Secobarbital

Further information: Secobarbital

Eli Lilly has manufactured Secobarbital, a barbiturate derivative with anaesthetic, anticonvulsant, sedative and hypnotic properties. Lilly marketed Secobarbital under the brand name Seconal.

Secobarbital is indicated for the treatment of epilepsy, temporary insomnia and as a pre-operative medication to produce anaesthesia andanxiolysis in short surgical, diagnostic, or therapeutic procedures which are minimally painful. With the onset of new therapies for the treatment of these conditions, Secobarbital has been less utilized, and Lilly ceased manufacturing it in 2001.

Secobarbital overdoses

Secobarbital gained considerable attention during the 1970s, when it gained popularity as a recreational drug. On September 18, 1970, rockguitarist legend Jimi Hendrix died from a secobarbital overdose. On June 22, 1969 secobarbital overdose was the cause of death of actressJudy Garland. The drug was a central part of the plot of the hugely popular novel Valley of the Dolls by Jacqueline Susann in which three highly successful Hollywood women each fall victim, in various ways, to the drug. The novel was later released as a film by the same name.

Thimerosal

Further information: Thiomersal

Eli Lilly has developed the vaccine preservative Thiomersal (also called Merthiolate and Thimerosal). Thiomersal is effective by causing susceptible bacteria to autolyze.

Additional Eli Lilly therapies

  • Alimta (for mesothelioma and non-small cell lung cancer).
  • Byetta (for Type 2 diabetes) (co-marketed with Amylin Pharmaceuticals).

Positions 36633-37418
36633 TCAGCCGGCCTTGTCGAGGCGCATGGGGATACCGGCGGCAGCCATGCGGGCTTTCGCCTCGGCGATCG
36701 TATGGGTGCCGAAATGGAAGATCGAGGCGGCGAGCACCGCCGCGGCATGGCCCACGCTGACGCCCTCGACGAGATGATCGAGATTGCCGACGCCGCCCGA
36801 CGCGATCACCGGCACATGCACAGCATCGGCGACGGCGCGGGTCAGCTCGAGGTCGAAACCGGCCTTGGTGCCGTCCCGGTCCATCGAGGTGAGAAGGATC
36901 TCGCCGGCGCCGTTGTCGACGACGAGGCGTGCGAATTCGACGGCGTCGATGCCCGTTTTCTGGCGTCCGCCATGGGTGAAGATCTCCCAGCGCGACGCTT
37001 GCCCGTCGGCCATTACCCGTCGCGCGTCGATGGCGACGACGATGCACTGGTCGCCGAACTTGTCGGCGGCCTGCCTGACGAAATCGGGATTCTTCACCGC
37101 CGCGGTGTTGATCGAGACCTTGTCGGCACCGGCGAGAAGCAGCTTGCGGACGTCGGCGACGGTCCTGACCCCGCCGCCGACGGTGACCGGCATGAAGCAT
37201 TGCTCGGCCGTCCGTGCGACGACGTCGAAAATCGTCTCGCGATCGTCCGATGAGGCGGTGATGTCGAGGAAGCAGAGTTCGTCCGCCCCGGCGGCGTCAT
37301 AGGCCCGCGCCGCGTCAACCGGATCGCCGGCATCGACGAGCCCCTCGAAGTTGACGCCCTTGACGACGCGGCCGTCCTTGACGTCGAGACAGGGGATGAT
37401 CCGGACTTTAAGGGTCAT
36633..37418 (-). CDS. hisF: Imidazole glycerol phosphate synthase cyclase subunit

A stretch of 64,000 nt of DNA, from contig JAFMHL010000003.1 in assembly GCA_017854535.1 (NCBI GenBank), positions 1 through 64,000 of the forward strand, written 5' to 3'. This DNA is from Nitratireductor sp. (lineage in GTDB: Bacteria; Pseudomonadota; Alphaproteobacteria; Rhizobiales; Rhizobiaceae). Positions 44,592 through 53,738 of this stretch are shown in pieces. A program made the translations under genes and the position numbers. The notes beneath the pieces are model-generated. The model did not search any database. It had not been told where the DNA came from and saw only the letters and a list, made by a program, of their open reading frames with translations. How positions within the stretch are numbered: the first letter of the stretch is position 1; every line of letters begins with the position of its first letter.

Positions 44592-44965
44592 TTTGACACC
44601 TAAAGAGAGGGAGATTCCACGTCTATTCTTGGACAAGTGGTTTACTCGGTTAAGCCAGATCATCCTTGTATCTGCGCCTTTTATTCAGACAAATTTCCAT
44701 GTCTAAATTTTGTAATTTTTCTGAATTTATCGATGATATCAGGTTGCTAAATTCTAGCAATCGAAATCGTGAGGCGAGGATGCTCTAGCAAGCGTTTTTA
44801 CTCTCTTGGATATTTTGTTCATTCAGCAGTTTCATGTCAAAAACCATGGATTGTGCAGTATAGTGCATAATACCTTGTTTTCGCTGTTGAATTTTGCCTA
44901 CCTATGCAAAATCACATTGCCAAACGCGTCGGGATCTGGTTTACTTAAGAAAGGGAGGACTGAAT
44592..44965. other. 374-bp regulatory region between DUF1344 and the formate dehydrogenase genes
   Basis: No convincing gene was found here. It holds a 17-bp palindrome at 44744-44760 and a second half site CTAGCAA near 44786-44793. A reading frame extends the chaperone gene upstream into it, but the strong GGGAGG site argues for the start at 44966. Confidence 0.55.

• Darvocet (analgesic for mild to moderate pain).
  • Effient (an antithrombotic for acute coronary syndrome planned for percutaneous coronary intervention).
  • E-Mycin (antibiotic for respiratory and other infections).
  • Evista (for the prevention and treatment of osteoporosis and for the reduction in risk of breast cancer).
  • Forteo (for osteoporosis).
  • Glucagon (for severe, life-threatening hypoglycemia).
  • Humalog (for Type 1 and Type 2 diabetes).
  • Humatrope (a human growth hormone for pediatric growth disorders).
  • Humulin (for Type 1 and Type 2 diabetes).
  • ReoPro (used during high-risk angioplasty surgery).
  • Strattera (non-stimulant medication used for attention-deficit hyperactivity disorder).
  • Symbyax (for bipolar disorder)
  • Xigris (for severe sepsis).
  • Zyprexa (for schizophrenia and bipolar disorder).

Personnel

A number of global leaders in the fields of health policy, management, and scientific research have worked at Lilly, including:

  • Ernesto Bustamante, Peruvian scientist.
  • Richard DiMarchi, Chief Scientific Officer, Marcadia Biotech.
  • Mitch Daniels, current governor of Indiana, former Hudson Institute executive, and former director of Office of Management and Budget for President George W. Bush.
  • Roald Hoffmann, Nobel Prize-winning chemist.
  • Michael Johns, former White House speechwriter and Heritage Foundation policy analyst.
  • Claude H. Nash, CEO, ViroPharma.
  • Peter Nicholas, co-founder of Boston Scientific.
  • Randall L. Tobias, former United States director of Foreign Assistance and administrator of the U.S. Agency for International Development(USAID), with the rank of ambassador.

Prominent Lilly board members have included:

  • George H. W. Bush, former President and Vice President of the United States of America.
  • Martin Feldstein, economist, Harvard University.
  • Kenneth Lay, former CEO, Enron.
  • William Verity Jr., former U.S. Secretary of Commerce.

Accolades